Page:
Wednesday, 15 April 2020

Review: War Picture Library - Battle Stations

Art by Hugo Pratt, Story by Donne Avenell

Rebellion publishing have fairly recently started on a project to restore a huge archive of British comics to their former glory and reprint long forgotten classics. Battle Stations is the first in a new series collecting stories from War Picture Library as part of their Treasury of British Comics imprint. This is a comic that has not been collected in book form before, and marks the start of a mission to publish all of Hugo Pratt's UK work.

Battle Stations is the story of a group of British Seamen involved in the war in the Atlantic in 1942. Divided into three parts, it begins with their encounter with a U-Boat while defending an American tanker aboard an anti-sub trawler. The trawler is sunk, but while the survivors are waiting for help in their life rafts the sadistic German U-boat crew gun them down, leaving only three men to tell the tale. Injured and shaken, they are rescued and returned to U.S. shores where they rest and recuperate before setting out on their next voyage aboard the H.M.S. Vengeful. What follows is a tale of retribution and reconciliation as the three men encounter German warships and come face to face with German sailors for the first time. Driven by anger and thoughts of revenge, they are blinded towards the humanity of the enemy they encounter, with tragic results.

Hugo Pratt is a celebrated name in comics, and it is hard to believe this story has been languishing in an archive for 60 years! The artwork is sharp and atmospheric throughout, Pratt was equally adept at portraying vast oceans with warships silhouetted against the horizon and the cramped confines of a naval vessel at war. The best artists always enhance the storytelling and this is no exception, almost like watching a film at times rather than reading a book.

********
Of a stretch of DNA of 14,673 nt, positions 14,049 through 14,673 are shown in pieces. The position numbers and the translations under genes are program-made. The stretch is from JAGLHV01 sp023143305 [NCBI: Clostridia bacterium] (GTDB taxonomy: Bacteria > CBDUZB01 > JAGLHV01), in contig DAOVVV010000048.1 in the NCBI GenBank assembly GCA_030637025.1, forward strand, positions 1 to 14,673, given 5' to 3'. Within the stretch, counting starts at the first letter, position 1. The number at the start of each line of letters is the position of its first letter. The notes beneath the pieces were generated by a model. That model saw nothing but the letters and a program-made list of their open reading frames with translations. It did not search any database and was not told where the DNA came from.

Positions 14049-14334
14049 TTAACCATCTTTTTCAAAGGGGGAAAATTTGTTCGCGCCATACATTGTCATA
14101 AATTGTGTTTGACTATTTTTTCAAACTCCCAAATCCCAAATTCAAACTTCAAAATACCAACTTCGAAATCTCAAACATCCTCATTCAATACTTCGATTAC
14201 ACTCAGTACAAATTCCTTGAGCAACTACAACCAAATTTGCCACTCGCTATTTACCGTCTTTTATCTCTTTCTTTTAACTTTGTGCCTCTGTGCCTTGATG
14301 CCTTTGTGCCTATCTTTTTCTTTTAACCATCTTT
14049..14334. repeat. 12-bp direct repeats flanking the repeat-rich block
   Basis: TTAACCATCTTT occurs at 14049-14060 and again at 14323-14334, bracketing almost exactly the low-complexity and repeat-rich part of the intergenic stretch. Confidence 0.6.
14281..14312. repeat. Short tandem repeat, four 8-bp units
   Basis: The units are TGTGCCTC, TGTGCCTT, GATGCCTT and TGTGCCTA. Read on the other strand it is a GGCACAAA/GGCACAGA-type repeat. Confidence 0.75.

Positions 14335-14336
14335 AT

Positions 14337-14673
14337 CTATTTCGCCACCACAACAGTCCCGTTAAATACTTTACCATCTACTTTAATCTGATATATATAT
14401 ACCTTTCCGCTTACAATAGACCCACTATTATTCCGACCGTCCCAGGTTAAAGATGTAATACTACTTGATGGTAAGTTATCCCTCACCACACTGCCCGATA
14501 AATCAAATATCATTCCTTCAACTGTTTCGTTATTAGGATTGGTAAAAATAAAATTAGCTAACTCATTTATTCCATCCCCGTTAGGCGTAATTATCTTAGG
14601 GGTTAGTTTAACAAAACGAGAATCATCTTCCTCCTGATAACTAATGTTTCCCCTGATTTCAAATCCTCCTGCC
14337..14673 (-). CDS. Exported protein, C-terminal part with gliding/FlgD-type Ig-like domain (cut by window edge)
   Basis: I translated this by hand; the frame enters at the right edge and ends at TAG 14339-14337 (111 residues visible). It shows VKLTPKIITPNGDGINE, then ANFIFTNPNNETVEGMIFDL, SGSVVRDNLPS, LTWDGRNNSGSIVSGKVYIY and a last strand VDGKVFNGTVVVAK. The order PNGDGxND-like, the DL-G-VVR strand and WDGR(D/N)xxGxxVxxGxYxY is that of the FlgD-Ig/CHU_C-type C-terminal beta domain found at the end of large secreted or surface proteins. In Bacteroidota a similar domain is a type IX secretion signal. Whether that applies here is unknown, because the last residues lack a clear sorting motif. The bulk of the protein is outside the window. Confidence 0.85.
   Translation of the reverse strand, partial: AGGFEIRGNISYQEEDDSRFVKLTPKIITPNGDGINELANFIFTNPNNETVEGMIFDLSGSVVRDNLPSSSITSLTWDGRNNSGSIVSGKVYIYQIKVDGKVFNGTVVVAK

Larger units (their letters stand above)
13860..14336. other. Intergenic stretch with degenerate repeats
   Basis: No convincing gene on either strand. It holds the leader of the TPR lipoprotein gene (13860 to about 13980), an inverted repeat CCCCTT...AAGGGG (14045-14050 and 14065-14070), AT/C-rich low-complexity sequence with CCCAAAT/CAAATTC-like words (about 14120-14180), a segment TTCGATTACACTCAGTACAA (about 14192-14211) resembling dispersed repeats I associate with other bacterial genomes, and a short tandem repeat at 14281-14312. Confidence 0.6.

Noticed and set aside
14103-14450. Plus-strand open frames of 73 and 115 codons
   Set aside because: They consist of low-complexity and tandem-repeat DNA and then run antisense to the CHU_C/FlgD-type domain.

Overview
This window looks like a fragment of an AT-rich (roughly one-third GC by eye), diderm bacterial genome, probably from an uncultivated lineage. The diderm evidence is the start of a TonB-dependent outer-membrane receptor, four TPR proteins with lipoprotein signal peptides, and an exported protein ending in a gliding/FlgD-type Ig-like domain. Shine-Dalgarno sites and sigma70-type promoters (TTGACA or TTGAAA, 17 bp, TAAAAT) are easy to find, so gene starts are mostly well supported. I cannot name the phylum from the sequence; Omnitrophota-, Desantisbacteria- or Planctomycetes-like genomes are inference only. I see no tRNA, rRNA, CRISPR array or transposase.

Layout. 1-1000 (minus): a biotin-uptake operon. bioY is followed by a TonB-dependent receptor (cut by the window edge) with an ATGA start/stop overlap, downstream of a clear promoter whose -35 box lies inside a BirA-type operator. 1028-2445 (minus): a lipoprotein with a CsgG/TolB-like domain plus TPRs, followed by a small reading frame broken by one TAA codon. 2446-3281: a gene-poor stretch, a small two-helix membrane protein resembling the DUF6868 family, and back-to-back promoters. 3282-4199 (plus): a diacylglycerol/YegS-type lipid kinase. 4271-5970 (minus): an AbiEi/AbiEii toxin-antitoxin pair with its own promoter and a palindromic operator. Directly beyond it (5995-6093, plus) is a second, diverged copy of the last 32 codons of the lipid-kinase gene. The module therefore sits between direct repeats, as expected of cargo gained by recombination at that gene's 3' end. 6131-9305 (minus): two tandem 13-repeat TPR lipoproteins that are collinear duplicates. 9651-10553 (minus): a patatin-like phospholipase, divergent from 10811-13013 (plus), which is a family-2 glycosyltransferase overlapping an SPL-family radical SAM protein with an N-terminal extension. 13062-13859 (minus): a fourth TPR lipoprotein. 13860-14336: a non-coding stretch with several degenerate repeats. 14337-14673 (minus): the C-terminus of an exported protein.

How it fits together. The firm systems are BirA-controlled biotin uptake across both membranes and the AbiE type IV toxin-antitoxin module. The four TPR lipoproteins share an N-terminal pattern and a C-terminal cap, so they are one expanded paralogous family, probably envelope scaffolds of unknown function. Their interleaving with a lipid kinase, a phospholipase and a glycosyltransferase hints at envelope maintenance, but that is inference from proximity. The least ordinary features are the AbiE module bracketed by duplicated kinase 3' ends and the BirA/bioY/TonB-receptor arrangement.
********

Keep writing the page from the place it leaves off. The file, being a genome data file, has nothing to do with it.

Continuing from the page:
Long gone are the days of seeing Commando or Battle Picture weekly on your newsagents shelves, I had always thought they were a bit old-fashioned, full of Tally Ho English and Donner und Blitzen Germans. Not so here. This is a story of grit, emotional conflict and tragedy, a harsher read than many modern comics (despite some slightly naive characterisations), with artwork to match. This comic sets the bar high for the Treasury of British Comics, if they can keep this standard coming out war comics could be the next big thing...

I look forward to it!


By day, David Mustill is a Human Workhorse for a chemical company. Naturally, every possible moment away from this existence is spent gaming and painting miniatures.

A steady diet of rock, metal, punk, comics, gaming, miniatures and genre movies has moulded David into a renaissance geek, for whom no gaming company or genre is too obscure, and no graphic novel is unreadable.

He is currently the Chairman of Milton Hundred Wargames Club, which affords him the privilege of running the Broadside Games Show. He will not let you down. Unless you're after selfies. He is rubbish at selfies...


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